As someone who has run an international business and probably been under pressure yourself to be political, do you think companies should take a stance on social issues?
I think every CEO has to decide, and some [of that] depends on which issues they want to weigh in on and which issues they think are most important to their key constituents, whether it be their employees or their customers or others. But [some of why people move to certain places will tie] to what the mayors and governors and politicians do. But some of it also will be what the entrepreneurs and the CEOs of the big companies decide to do.
I’m curious about your relationship with JD Vance. He managed the Rise of the Rest fund at the outset. What is your current relationship with him and what do you think of some of the positions that he has taken?
JD joined us probably four or five years ago, right after he came out with the Hillbilly Elegy book. Part of the reason for that is his wife Usha was going to be working in the Supreme Court as a clerk there for a year in Washington, DC, and we’re headquartered in Washington, DC. So he really helped launch the first Rise of the Rest fund. But after they were in DC for a year, they decided to move to Ohio, and he continued in the role for another maybe six months or so but ultimately decided he wanted to launch his own fund, which he did in Cincinnati.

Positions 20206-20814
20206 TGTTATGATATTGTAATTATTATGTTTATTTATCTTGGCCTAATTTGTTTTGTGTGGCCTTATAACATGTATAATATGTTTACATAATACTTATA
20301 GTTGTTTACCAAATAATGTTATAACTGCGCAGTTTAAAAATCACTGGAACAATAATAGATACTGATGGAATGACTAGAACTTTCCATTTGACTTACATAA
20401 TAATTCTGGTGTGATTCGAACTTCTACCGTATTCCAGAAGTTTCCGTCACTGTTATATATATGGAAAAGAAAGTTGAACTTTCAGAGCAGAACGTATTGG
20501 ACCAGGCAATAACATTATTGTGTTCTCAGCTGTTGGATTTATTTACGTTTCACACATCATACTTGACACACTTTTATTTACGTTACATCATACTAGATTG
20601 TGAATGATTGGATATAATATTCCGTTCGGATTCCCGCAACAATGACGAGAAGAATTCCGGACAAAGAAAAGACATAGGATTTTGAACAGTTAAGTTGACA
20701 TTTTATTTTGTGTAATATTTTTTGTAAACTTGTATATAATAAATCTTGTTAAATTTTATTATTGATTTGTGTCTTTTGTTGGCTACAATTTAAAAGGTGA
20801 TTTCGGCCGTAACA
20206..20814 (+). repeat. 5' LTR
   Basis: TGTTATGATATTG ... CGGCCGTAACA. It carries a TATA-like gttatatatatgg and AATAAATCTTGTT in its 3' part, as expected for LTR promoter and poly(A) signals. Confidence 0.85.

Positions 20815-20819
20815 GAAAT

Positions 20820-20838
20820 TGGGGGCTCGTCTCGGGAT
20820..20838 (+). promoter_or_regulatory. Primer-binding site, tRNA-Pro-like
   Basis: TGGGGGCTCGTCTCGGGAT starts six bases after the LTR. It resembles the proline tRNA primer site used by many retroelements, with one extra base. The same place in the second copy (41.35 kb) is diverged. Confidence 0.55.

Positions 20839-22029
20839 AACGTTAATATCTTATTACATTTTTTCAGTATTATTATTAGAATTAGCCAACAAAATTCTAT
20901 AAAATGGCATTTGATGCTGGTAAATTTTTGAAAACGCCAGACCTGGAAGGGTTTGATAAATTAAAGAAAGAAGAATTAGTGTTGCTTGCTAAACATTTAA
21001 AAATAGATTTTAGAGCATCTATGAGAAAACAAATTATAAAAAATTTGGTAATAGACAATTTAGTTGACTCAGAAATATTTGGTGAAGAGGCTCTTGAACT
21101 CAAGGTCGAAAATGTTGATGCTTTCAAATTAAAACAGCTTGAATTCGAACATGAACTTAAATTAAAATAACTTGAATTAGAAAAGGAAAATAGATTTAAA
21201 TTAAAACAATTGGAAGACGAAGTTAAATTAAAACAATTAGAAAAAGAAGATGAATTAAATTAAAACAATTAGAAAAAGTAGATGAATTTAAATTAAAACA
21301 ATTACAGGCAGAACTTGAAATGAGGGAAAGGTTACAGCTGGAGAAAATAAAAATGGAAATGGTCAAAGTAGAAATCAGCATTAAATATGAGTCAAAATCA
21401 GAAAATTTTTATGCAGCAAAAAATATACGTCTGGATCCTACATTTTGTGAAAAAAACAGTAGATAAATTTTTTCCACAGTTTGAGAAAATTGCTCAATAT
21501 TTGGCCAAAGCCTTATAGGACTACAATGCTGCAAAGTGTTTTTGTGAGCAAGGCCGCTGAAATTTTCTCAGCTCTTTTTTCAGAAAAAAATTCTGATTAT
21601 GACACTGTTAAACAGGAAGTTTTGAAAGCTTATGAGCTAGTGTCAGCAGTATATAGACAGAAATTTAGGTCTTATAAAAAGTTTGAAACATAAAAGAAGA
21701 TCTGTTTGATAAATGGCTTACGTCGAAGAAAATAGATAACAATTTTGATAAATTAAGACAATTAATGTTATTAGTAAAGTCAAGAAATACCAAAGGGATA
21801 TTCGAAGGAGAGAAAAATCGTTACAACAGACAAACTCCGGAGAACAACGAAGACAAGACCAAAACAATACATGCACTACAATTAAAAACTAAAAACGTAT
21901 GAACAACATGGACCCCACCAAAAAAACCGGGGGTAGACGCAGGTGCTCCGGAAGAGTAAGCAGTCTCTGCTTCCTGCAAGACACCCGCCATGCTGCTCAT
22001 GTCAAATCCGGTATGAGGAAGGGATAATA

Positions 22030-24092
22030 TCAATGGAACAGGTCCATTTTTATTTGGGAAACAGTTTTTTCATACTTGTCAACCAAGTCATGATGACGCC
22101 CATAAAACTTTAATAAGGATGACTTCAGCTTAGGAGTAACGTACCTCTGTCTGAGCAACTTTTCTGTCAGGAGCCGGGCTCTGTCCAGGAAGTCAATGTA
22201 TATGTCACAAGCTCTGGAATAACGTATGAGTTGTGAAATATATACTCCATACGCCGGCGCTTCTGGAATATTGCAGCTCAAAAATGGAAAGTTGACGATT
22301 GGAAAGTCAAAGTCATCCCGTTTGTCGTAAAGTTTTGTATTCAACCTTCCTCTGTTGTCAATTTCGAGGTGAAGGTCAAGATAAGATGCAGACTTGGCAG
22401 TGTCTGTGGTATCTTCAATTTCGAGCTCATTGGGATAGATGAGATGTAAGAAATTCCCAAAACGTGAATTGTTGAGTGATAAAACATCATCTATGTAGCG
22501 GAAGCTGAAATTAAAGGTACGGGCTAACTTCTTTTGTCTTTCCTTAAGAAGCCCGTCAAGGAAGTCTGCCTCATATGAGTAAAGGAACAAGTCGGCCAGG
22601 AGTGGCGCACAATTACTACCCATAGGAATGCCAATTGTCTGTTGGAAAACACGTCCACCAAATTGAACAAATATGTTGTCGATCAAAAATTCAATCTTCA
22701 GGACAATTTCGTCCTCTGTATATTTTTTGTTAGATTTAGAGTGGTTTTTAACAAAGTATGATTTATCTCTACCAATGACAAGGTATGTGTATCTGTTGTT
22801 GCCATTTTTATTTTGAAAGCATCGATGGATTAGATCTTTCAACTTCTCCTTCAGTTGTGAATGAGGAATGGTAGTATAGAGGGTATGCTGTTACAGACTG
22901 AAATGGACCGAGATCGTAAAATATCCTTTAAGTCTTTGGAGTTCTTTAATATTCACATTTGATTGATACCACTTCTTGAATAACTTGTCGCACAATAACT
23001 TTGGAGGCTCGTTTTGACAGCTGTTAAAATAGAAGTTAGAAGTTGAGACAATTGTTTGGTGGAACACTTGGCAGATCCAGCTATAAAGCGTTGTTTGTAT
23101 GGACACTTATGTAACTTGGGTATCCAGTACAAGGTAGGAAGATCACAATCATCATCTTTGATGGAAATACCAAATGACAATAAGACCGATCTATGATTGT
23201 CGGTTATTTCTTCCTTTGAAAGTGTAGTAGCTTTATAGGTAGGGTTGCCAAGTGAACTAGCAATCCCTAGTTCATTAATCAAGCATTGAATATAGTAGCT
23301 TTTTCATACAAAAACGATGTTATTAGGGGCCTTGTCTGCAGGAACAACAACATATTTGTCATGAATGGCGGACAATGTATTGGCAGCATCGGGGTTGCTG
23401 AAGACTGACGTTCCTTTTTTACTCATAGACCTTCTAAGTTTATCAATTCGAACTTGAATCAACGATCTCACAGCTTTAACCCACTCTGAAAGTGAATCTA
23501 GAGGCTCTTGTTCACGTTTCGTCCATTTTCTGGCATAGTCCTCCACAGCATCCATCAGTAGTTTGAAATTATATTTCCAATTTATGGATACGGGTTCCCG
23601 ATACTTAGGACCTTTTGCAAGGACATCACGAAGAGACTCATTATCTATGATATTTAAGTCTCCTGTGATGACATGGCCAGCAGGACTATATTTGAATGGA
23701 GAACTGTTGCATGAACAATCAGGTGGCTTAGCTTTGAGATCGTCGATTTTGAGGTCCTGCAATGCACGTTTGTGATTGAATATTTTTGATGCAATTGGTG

I have not talked to him since he announced last year that he was running for Senate and I’ve not supported that campaign. Frankly, I’ve been surprised by some of the things he has said, which are, by his own admission, inconsistent with some of the positions he took several years ago.
Do you have any ambitions to become a politician? You have that beloved CEO thing going for you.
I appreciate you saying that, but part of the reason I think I’ve been successful on policy, including even a decade ago, working on the JOBS Act — the Jumpstart Our Business Startups Act — and more recently, some of the work around regional hubs is because I’m not political. When we’re traveling around, we invite Democrats and Republicans to join us on the bus and everything we’re doing is trying to make innovation, make entrepreneurship, make startups, and make job creation a nonpartisan issue.